Early the morning of August 21, 2013, six densely populated neighborhoods in Syria “were jolted awake by a series of explosions, followed by an oozing blanket of suffocating gas,” the Washington Post reported at the time. “Unknown to Syrian officials, U.S. spy agencies recorded each step in the alleged chemical attack, from the extensive preparations to the launching of rockets to the after-action assessments by Syrian officials. Those records and intercepts would become the core of the Obama administration’s evidentiary case linking the Syrian government to what one official called an ‘indiscriminate, inconceivable horror’—the use of outlawed toxins to kill nearly 1,500 civilians, including at least 426 children.”
Days later, President Obama declared that he was ready to order a military strike on Syria to punish its leader, Bashar al-Assad, for using chemical weapons while waging civil war, but added that as “president of the world’s oldest constitutional democracy,” he would consult Congress. Legislators never did vote to approve a strike, in part because the American public did not want to intervene militarily in Syria.
And a bitter Obama Administration critic, Donald Trump, took to Twitter to weigh in. “If Obama attacks Syria and innocent civilians are hurt and killed, he and the U.S. will look very bad!” the real estate developer wrote. “What I am saying is stay out of Syria,” Trump added days later. “AGAIN, TO OUR VERY FOOLISH LEADER,” he emphasized, “DO NOT ATTACK SYRIA - IF YOU DO MANY VERY BAD THINGS WILL HAPPEN & FROM THAT FIGHT THE U.S. GETS NOTHING!”
Most importantly, Trump Tweeted this:
What will we get for bombing Syria besides more debt and a possible long term conflict? Obama needs Congressional approval.— Donald J. Trump (@realDonaldTrump) August 29, 2013
Trump explicitly understood that a military response would require congressional approval. Yet Thursday, Trump ordered a strike on Syria without seeking that approval, citing a chemical weapons attack by the Assad regime. “Fifty-nine Tomahawk missiles were fired from American destroyers in the eastern Mediterranean at Al Shayrat airfield,” The New York Times reported.The cost in missiles alone was roughly $50 million.
There are those who supported the president’s actions.
Prior to the strike, various members of the military-industrial complex, hawkish pundits, and social-media users outraged by killings of Syrian civilians demanded that Trump do something in response to the abhorrent slaughter of innocents. But Trump never swore to slake a vocal minority’s outrage. He swore to uphold the Constitution. And if his 2013 statement on bombing Syria left any doubt as to whether he understood the proper role of Congress, he had lots of reminders prior to Thursday.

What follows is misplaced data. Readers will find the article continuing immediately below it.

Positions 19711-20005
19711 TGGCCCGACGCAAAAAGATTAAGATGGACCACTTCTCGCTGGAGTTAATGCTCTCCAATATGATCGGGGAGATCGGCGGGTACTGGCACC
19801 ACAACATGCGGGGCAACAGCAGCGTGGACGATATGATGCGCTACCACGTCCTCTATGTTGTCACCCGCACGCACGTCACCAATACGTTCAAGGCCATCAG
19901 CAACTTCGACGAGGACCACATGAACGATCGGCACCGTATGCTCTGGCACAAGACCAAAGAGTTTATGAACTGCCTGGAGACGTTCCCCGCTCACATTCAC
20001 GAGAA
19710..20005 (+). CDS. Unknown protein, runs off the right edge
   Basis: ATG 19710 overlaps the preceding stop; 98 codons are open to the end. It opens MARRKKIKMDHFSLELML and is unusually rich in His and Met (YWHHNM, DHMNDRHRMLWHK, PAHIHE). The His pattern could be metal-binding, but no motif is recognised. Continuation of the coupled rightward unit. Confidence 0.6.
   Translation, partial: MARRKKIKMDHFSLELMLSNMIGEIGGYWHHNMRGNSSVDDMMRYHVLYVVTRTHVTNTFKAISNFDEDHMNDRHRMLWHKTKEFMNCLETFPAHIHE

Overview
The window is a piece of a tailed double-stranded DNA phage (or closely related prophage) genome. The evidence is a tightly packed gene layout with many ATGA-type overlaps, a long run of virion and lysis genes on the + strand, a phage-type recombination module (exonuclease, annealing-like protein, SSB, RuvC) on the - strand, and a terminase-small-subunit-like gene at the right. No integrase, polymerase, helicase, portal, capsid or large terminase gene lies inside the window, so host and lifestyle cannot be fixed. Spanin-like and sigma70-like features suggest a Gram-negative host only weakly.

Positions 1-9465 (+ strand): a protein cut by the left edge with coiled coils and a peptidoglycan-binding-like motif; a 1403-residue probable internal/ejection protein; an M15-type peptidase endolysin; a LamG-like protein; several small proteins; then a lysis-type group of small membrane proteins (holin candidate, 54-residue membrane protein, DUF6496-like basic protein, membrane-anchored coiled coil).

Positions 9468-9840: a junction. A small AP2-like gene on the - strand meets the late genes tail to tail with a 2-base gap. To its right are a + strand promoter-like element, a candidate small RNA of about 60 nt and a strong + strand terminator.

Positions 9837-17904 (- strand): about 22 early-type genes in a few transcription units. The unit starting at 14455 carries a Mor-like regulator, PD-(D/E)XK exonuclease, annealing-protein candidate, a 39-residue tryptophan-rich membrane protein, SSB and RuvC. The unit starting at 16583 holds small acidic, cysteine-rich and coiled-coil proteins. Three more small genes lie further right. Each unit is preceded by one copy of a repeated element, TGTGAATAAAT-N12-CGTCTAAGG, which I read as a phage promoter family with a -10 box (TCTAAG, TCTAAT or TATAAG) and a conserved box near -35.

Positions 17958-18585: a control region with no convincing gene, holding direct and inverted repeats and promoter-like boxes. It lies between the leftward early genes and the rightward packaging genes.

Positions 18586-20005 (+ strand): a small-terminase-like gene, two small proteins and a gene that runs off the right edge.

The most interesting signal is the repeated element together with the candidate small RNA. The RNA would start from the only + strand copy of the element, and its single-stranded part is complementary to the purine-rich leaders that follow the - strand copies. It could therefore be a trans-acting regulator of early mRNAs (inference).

Back in 2013, “more than 100 House lawmakers––at least 98 Republicans and 18 Democrats––signed on to a letter formally requesting that President Obama seek congressional approval for any military response to the use of chemical weapons in Syria,” the Washington Post reported. “The letter, first written by Rep. Scott Rigell (R-Va.), suggests that failure to seek congressional authorization for military strikes would be unconstitutional.”
That warning was reasserted this week. Senator Mike Lee, a Utah Republican, put it this way:
If the United States is to increase our use of military force in Syria, we should follow the Constitution and seek the proper authorization from Congress. President Trump should make his case in front of the American people and allow their elected representatives to debate the benefits and risks of further Middle East intervention to our national security interests.
Senator Rand Paul, a Kentucky Republican, said “the president needs congressional authorization for military action as required by the Constitution, and I call on him to come to Congress for a proper debate." He added, "Our prior interventions in this region have done nothing to make us safer and Syria will be no different."
Senate Foreign Relations Committee Chairman Bob Corker told CNN’s Jake Tapper that President Trump should “certainly come to Congress” before acting in Syria.
And elected officials were not alone.
“If Article I, Section 8, Clause 11 of the United States Constitution means anything, it means that the president must obtain congressional approval before taking us to war against a sovereign nation that has not attacked the U.S. or its allies and is not threatening to attack the U.S. or its allies,” declared National Review’s David French, who served in the Judge Advocate General's Corps during the Iraq War.
“There is no reason to forego congressional debate now, just as there was no reason to forego congressional debate when Obama considered taking the nation to war against Syria in 2013,” he explained. “Congressional approval is not only constitutional, it serves the public purpose of requiring a president to clearly outline the justifications for war and his goals for the conflict. It also helps secure public support for war, and in this instance it strikes me as reckless that we would not only go to war against a sovereign nation, we’d also court a possible military encounter with a great power.”